17. 12 Module 2: Planning for Web Application Security Calculating Exposure and Prioritizing Threats Calculating Calculating Exposure Exposure and Prioritizing and Prioritizing Likelihood that that Potential loss Potential loss Probability of Probability of threat will threat will loss loss occur occur Probability x Impact = Exposure ! Use a numeric scale for ease of calculation # High = 3, medium = 2, and low = 1 # High = 75 percent, medium = 50 percent, and low = 25 percent ! Rank risks to an organization based on exposure value *****************************ILLEGAL FOR NON-TRAINER USE****************************** Introduction After you identify all of the threats to your Web application, you must prioritize those threats by determining how much it will cost to counter each threat and comparing that cost to the cost of the asset that the countermeasure will protect. Determining the impact You can determine the impact of a threat to an organization by multiplying the of a threat probability that a threat will occur by the potential loss to the organization. Use the following formula: Exposure = Probability x Impact, where: ! Exposure is the probability of loss. To determine the exposure, multiply probability by impact. ! Probability is the likelihood that the security threat will occur. To assign a value to represent likelihood: • Use a numeric scale for ease of calculation. • Choose the granularity that works best for your project, but use the same scale across the project. • Represent a subjective scale numerically. For example, high = 3, medium = 2, and low = 1, or high = 75 percent, medium = 50 percent, and low = 25 percent.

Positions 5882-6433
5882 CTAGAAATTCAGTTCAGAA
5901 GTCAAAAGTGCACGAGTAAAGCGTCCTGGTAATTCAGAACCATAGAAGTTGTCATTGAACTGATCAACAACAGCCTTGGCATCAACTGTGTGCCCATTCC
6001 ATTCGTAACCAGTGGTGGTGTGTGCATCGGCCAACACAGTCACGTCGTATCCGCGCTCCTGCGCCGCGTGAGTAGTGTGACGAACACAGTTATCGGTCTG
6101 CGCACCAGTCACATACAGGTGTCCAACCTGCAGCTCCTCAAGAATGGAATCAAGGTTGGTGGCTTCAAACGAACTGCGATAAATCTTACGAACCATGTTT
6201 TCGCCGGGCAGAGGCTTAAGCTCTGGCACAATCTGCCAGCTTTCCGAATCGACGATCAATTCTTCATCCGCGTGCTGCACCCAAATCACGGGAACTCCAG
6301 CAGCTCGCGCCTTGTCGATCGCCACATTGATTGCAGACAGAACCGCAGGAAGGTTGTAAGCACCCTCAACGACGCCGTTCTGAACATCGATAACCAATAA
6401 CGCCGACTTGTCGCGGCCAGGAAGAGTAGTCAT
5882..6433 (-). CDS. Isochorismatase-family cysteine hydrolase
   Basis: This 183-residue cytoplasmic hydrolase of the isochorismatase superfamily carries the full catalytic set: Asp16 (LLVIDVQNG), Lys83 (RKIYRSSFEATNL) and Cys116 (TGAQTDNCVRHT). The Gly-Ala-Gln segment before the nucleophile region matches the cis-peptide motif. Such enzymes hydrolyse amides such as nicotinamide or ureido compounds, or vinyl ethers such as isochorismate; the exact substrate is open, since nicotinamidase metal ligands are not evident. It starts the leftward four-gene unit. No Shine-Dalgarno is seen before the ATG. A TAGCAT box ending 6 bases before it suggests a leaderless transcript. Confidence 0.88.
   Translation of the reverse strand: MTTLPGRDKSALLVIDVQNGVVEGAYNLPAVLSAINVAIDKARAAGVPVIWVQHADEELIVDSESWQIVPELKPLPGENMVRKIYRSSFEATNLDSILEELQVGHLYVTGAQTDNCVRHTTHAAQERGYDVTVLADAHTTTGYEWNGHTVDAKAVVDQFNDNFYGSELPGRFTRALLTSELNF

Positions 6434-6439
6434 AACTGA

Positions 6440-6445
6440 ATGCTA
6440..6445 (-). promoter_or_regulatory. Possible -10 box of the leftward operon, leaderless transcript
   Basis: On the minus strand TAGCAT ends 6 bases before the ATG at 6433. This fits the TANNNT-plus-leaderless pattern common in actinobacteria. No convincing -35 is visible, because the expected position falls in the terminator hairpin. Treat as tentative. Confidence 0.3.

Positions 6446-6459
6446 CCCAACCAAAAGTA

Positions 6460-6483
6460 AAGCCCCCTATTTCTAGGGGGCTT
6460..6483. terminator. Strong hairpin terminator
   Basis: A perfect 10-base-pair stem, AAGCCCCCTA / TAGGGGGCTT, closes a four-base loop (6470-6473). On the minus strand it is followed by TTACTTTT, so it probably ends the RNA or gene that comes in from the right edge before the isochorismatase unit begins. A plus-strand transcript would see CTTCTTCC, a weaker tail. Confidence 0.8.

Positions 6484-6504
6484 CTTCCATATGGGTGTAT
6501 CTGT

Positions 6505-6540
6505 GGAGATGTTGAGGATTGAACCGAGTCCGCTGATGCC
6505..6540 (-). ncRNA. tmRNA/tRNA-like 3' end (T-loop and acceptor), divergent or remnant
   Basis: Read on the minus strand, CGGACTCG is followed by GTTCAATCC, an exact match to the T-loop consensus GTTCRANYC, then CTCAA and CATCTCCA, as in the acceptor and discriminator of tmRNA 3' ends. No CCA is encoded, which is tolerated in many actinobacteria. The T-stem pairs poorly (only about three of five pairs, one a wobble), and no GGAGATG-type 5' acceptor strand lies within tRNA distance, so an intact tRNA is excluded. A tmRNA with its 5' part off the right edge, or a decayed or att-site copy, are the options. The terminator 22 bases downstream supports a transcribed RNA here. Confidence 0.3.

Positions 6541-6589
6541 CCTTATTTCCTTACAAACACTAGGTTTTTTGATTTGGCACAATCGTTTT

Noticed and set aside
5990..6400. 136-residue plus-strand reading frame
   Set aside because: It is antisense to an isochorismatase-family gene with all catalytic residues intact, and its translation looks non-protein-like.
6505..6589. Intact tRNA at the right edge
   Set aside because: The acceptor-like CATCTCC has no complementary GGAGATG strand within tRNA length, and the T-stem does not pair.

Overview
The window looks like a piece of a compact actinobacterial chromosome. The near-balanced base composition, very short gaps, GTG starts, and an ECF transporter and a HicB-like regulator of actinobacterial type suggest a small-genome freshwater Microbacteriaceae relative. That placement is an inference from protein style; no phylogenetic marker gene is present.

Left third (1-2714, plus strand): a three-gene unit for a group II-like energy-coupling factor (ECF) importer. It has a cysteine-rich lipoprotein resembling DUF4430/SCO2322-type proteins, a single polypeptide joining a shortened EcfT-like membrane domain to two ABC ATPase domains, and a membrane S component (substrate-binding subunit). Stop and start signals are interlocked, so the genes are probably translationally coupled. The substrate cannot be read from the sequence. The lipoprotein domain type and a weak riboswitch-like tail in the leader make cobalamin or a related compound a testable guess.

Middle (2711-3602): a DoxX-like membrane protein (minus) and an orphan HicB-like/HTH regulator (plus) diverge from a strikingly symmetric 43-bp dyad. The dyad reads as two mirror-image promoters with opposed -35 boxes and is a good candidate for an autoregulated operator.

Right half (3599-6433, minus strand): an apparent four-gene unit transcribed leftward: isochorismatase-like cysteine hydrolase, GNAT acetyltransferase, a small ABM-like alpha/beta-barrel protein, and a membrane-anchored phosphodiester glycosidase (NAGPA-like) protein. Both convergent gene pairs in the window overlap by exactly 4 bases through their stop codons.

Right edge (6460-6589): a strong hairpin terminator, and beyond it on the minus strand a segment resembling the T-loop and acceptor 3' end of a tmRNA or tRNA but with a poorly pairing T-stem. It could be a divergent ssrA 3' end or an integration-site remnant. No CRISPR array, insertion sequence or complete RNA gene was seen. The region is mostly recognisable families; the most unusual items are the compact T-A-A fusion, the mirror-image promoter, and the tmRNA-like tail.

18. Module 2: Planning for Web Application Security 13 ! Impact is the potential loss. The impact is closely related to the value of the resource that is threatened and the cost of restoring or rebuilding that resource. For intellectual property, the value can be lost revenue or business opportunity. When considering cost, do not limit your estimate to actual dollars. The possible loss of credibility with the public if the asset is successfully attacked can also be a very difficult loss to recover from. If the cost of the potential loss is difficult to assign a value to, you can use a scale to describe the impact, similar to the scale that was described for use in assigning probability. After you calculate the exposure of all of the risks that you identified, you can rank the risks based on the impact value. Ranking the risks can help you to prioritize the threats.
  19. 14 Module 2: Planning for Web Application Security Practice: Calculating Exposure and Prioritizing Threats ! Students will: # Given a list of assets and the threats that they are vulnerable to, calculate the exposure for each threat ! Time: # 5 minutes *****************************ILLEGAL FOR NON-TRAINER USE****************************** Introduction In this practice, you will review the list of threats to the Web-accessible assets of the Tailspin Toys Web application and calculate the exposure rate if those assets are attacked. In your calculations: ! Use a numeric ranking system for the probability: 3 = high, 2 = medium, 1 = low. ! Use a scale of 1 to 10 for the impact, where 10 is the maximum value for the organization.